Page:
Human Rights in the Philippines: A Brief History
Human Rights in the Philippines, or the absence of these rights, are better understood through the prism of colonialism. Over the last 400 years the Filipino people have suffered under first 330 years of Spanish colonialism and then a further 45 years of American rule. Under Spanish colonialism, many nationalists were killed simply for advocating independence. The Spanish period was followed by a particularly brutal period of “pacification” when hundreds of thousands of Filipinos were killed resisting integration into the new American Empire.
Following “independence” from the United States in 1945, the Philippines served as a testing ground for counter-insurgency operation. Throughout the 1950s US advisors assisted the now independent Armed Forces of the Philippines (AFP) with counter-insurgency operations.
With the declaration of Martial Law in 1972, human rights violations were institutionalised as an integral element of the political control strategy of the Marcos dictatorship. Unlawful arrest, political detention and summary execution became standard practices for the AFP in their struggle against popular democratic forces.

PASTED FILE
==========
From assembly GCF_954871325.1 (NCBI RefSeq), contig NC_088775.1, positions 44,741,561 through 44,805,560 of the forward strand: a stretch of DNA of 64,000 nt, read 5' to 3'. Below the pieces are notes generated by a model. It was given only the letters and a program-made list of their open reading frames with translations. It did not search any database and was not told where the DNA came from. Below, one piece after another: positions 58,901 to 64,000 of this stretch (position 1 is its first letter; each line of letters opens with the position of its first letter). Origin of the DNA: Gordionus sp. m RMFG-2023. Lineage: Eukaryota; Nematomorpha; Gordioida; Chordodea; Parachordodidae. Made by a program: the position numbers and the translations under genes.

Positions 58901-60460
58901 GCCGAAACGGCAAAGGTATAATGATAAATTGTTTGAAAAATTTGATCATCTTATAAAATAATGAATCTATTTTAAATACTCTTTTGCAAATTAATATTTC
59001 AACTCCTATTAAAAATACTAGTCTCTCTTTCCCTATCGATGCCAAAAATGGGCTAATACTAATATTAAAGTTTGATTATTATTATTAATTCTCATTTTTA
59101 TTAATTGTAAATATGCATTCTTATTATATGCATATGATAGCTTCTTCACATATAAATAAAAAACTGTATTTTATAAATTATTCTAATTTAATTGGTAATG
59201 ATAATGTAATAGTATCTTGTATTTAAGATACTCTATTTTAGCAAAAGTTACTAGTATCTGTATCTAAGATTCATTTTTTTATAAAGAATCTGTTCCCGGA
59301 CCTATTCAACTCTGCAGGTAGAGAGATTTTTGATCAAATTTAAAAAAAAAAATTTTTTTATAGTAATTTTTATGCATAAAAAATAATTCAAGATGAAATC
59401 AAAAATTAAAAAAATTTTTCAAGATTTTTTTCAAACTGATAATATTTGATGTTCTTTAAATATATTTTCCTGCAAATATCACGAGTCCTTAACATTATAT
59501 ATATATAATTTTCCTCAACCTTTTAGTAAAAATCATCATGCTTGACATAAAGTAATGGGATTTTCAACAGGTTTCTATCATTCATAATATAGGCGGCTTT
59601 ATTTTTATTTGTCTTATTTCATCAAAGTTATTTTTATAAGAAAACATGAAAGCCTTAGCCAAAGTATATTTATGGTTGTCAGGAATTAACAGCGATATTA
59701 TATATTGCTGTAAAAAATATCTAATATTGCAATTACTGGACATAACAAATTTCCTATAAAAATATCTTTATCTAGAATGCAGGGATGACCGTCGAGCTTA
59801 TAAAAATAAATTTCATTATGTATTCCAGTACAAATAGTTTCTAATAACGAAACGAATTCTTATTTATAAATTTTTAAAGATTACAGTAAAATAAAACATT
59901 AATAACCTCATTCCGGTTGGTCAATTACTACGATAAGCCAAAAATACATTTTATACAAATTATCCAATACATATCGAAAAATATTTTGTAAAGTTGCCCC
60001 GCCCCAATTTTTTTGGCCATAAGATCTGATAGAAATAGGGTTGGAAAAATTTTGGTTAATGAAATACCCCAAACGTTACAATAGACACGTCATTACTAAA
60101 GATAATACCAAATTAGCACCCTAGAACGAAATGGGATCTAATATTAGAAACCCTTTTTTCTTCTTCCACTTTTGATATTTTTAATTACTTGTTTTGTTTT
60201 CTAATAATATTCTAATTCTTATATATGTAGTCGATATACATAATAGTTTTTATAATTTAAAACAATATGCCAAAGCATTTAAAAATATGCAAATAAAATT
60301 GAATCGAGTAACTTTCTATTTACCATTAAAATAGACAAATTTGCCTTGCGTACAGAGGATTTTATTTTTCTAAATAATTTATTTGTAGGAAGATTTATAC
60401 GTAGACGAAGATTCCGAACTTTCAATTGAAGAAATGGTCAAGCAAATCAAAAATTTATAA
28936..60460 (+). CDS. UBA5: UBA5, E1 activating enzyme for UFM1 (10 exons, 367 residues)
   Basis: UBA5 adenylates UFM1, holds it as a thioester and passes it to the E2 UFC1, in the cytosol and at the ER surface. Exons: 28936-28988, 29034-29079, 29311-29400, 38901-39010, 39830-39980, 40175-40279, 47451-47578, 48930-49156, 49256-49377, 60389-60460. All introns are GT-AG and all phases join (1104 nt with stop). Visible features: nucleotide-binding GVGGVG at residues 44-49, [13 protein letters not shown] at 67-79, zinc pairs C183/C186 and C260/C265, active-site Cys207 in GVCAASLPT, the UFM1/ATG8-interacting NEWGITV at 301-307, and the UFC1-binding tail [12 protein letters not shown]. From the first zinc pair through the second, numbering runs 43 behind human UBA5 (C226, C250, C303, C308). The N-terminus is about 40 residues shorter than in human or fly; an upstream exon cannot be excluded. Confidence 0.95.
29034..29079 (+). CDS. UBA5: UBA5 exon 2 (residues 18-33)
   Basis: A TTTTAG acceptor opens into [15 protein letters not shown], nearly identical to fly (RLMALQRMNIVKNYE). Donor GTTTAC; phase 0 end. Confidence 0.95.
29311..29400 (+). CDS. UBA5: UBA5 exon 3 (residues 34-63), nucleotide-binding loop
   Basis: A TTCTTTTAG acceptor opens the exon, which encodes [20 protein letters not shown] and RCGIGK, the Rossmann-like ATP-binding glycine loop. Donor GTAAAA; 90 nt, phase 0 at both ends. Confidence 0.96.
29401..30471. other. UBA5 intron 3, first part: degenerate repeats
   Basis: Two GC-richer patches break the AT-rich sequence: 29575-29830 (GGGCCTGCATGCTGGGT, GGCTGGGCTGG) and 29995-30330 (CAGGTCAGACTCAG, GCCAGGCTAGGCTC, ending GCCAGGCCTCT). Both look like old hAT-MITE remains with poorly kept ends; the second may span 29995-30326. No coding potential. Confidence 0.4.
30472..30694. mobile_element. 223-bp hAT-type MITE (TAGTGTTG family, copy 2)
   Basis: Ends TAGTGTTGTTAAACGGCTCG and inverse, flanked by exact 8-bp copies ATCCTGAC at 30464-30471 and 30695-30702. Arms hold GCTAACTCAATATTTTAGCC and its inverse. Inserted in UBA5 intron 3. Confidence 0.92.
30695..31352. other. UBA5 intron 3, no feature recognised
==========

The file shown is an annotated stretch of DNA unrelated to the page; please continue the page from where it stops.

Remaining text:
The end of the Marcos dictatorship in the mid-1980s however did not put an end to human rights violations. Under Aquino, new political detainees again begin to fill the jails. In addition, military operation intensified creating tens of thousands of internal refugees throughout the country, in the late 1980s. On another ominous note, extra-judicial killing continued and leading activists were assassinated by military elements under the Aquino Presidency.
During successive regimes in the 1990’s human rights violations continued to be a problem but on a reduced level. This changed dramatically with the 1998 declaration of War against the Moro peoples in Mindanao-Sulu by the Estrada government. This launched another wave of internal refugees and witnessed massive violations of the rights of Moro peoples through arbitrary arrests, political detention, and extra-judicial killings.
These phenomenon have become more widespread since Gloria Macapagal-Arroyo came to power. As the army pursues more vigorous counter-insurgency, human rights have become the first casualty (under the guise of the “war on terror”). Members of legal political organizations such as Bayan, Bayan Muna and the human rights group Karapatan have been targeted for arrest and in some instances summary execution.